Ed Reschke / Photolibrary / Getty Images

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Ed Reschke / Photolibrary / Getty Images

'Blue Princess' is not so much blue, as a dark green with a bluish cast. The female clone of lIex x meserveae is a 3- to 12-foot shrub with the familiar glossy, toothed leaves common to most hollies. It has red berries that make for winter interest, provided you can keep the wild birds from eating them. Along with the plants' attractive foliage, these red berries make the plant sufficiently pleasing to the eye to warrant using it as a specimen plant. To ensure berry production, provide a 'Blue Prince' as a pollinator.

  • USDA Growing Zones: 4–7
  • Color Varieties: Dark green foliage with bluish overtones red berries
  • Sun Exposure: Full sun to part shade
  • Soil Needs: Moist, well-drained, slightly acidic

Yaupon (Ilex vomitoria), hardy from USDA zone 7 through zone 9 qualifies as a tall shrub or small tree, growing 10 to 20 feet tall and up to 12 feet wide. Yaupon’s spineless, evergreen oval leaves provide a gray-green background to fragrant white flowers in April and thick bunches of red berries in fall. Native to the southeastern U.S. and Mexico, yaupon holly has established its niche in wetland locations such as coastal marshes and maritime forests. A dwarf cultivar, “Nana,” hardy in USDA zones 7 to 10, grows only 3 to 5 feet tall but spreads to 6 feet wide and is salt-tolerant.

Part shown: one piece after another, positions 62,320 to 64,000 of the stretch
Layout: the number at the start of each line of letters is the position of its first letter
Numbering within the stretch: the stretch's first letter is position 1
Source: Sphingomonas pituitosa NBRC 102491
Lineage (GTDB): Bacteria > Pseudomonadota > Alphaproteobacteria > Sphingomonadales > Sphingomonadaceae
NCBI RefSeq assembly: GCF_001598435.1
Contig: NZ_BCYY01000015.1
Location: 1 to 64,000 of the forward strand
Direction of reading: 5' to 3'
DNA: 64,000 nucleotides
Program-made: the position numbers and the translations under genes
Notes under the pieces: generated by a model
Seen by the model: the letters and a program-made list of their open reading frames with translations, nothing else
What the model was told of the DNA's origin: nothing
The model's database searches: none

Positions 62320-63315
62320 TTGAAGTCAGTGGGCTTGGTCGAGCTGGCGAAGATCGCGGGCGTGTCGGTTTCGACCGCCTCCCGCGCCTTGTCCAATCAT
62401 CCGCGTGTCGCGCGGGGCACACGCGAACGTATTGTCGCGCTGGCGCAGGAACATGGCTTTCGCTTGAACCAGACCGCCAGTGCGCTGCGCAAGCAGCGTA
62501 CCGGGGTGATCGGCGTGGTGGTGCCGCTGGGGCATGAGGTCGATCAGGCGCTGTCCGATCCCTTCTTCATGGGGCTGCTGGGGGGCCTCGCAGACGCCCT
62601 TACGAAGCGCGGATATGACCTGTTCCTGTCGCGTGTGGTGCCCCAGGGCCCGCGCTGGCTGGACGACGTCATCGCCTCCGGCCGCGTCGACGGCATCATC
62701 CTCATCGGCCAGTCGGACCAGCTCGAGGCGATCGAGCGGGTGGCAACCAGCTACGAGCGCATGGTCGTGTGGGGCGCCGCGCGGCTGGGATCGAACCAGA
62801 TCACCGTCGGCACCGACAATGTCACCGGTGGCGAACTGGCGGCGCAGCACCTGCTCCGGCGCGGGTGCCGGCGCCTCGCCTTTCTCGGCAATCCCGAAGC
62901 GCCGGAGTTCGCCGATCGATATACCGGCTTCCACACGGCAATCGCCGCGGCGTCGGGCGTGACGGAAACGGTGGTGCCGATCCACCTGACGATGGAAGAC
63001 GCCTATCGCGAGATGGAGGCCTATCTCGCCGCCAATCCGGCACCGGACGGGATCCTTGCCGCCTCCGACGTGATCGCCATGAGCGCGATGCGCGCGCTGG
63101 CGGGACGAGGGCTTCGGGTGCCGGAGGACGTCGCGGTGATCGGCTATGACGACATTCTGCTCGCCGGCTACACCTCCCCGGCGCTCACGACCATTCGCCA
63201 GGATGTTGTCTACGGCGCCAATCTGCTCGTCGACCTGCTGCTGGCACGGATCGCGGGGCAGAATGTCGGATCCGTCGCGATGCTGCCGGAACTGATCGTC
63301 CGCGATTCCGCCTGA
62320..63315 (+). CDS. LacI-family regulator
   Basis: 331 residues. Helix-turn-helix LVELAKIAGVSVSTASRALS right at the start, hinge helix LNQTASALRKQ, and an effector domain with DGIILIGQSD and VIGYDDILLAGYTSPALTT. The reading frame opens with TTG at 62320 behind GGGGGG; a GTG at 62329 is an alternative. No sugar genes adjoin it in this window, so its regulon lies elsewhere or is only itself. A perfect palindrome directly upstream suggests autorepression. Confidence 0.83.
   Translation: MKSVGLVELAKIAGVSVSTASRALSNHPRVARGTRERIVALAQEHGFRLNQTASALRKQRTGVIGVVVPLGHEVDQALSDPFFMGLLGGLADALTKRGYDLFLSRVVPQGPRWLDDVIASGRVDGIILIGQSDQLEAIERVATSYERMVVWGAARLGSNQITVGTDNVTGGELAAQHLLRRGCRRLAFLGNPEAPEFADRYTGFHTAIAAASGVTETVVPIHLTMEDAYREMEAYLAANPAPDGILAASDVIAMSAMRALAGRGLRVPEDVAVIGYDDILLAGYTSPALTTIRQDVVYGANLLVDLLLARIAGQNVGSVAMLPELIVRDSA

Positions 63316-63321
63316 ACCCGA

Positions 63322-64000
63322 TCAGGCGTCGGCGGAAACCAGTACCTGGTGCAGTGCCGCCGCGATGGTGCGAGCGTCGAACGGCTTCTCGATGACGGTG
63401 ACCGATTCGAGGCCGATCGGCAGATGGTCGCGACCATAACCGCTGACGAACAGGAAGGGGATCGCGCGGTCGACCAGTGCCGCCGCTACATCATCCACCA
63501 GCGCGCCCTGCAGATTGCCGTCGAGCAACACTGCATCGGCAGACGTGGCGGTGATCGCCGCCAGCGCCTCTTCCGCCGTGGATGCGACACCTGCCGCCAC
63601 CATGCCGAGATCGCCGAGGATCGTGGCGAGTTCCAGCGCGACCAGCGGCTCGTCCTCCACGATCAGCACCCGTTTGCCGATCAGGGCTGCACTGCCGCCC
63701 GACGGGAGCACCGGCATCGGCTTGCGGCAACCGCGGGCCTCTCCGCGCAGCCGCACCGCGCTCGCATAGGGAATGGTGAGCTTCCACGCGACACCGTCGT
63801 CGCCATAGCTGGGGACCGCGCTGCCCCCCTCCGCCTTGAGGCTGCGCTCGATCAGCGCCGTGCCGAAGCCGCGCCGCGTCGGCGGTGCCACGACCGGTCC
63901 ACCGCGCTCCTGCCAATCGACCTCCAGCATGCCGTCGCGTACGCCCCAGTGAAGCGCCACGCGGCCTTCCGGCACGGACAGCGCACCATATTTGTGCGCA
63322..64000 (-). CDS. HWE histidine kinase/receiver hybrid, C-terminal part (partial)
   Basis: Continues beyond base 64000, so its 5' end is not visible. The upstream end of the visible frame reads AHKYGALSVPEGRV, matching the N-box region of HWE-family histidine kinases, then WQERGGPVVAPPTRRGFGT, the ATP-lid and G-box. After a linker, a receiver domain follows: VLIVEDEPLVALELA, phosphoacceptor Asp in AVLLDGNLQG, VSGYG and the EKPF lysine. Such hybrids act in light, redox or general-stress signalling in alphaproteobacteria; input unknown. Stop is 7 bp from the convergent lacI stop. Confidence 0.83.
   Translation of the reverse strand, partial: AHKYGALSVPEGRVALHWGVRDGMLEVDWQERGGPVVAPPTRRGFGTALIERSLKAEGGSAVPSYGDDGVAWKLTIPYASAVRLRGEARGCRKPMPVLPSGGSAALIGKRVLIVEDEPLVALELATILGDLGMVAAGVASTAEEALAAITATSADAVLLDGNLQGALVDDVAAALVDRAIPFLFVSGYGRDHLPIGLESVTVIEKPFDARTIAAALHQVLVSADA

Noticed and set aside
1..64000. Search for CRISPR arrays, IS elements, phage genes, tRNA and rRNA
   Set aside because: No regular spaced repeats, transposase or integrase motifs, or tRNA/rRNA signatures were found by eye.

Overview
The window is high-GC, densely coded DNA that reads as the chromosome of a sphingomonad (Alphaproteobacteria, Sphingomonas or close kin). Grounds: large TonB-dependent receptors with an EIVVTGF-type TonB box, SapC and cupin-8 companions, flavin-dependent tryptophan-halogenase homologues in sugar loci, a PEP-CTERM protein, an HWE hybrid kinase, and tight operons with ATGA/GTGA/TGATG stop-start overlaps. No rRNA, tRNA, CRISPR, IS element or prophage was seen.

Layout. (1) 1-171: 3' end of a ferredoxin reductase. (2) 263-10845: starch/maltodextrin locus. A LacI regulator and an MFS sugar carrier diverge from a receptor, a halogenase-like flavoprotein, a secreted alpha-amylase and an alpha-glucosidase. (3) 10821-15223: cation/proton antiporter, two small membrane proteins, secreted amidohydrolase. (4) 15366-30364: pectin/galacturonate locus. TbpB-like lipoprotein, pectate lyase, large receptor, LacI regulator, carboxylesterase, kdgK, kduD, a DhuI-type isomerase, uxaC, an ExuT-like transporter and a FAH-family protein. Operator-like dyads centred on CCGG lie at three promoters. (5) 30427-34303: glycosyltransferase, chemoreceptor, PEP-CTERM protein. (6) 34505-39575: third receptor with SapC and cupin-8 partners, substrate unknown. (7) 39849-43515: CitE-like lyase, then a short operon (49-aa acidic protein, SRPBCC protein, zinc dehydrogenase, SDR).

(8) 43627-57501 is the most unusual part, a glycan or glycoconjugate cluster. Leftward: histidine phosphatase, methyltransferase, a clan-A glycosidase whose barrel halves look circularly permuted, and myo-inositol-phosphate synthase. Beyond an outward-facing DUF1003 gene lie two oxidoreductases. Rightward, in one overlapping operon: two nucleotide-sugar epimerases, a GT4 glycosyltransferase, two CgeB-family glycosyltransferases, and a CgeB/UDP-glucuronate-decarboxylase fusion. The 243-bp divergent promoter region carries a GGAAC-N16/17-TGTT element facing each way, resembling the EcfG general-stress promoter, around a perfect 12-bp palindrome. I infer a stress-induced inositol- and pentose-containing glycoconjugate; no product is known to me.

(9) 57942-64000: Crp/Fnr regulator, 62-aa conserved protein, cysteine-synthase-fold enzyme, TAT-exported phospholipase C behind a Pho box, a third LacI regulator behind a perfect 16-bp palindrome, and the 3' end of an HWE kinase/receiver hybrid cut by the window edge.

Foster’s holly (Ilex attenuate “”Fosteri”) is the name given to several hybrids, hardy from USDA zone 6 to 9, developed at Bessemer Alabama’s Foster Nursery. Although the plants are basically dioecious, female plants can produce berries without male pollinators. Foster hollies grow as large shrubs or small trees, from 20 to 30 feet tall and up to 20 feet wide. Their branches bear thorns, making them good candidates for hedges.


There are many ways to incorporate holly into your landscape. Here’s how:

  • Combine a small or medium-sized evergreen type with other evergreen shrubs along the front of your home. Decorate the shrubs with holiday lights for the whole neighborhood to enjoy.
  • Place a colorful ceramic container near your home’s entryway and plant with a smaller specimen. Add decorations and small twinkling lights for a festive look.
  • Plant a dwarf type as a hedge along a pathway and keep it sheared to create formal structure in transition areas.
  • Naturalize evergreen or deciduous forms with especially showy berries in a woodland border that can be enjoyed from a cozy window inside your home. Add other plants with winter interest such as witch hazel and hellebores for an inspiring view that will help stave off the winter blues.
  • Mass a dwarf or groundcover type along a bank or slope for erosion control.
  • If you plan on regularly using the berries and branches for holiday decorating, make sure that plants are easily accessible for harvesting. Choose a site close to your home or driveway that won’t be blocked by snow.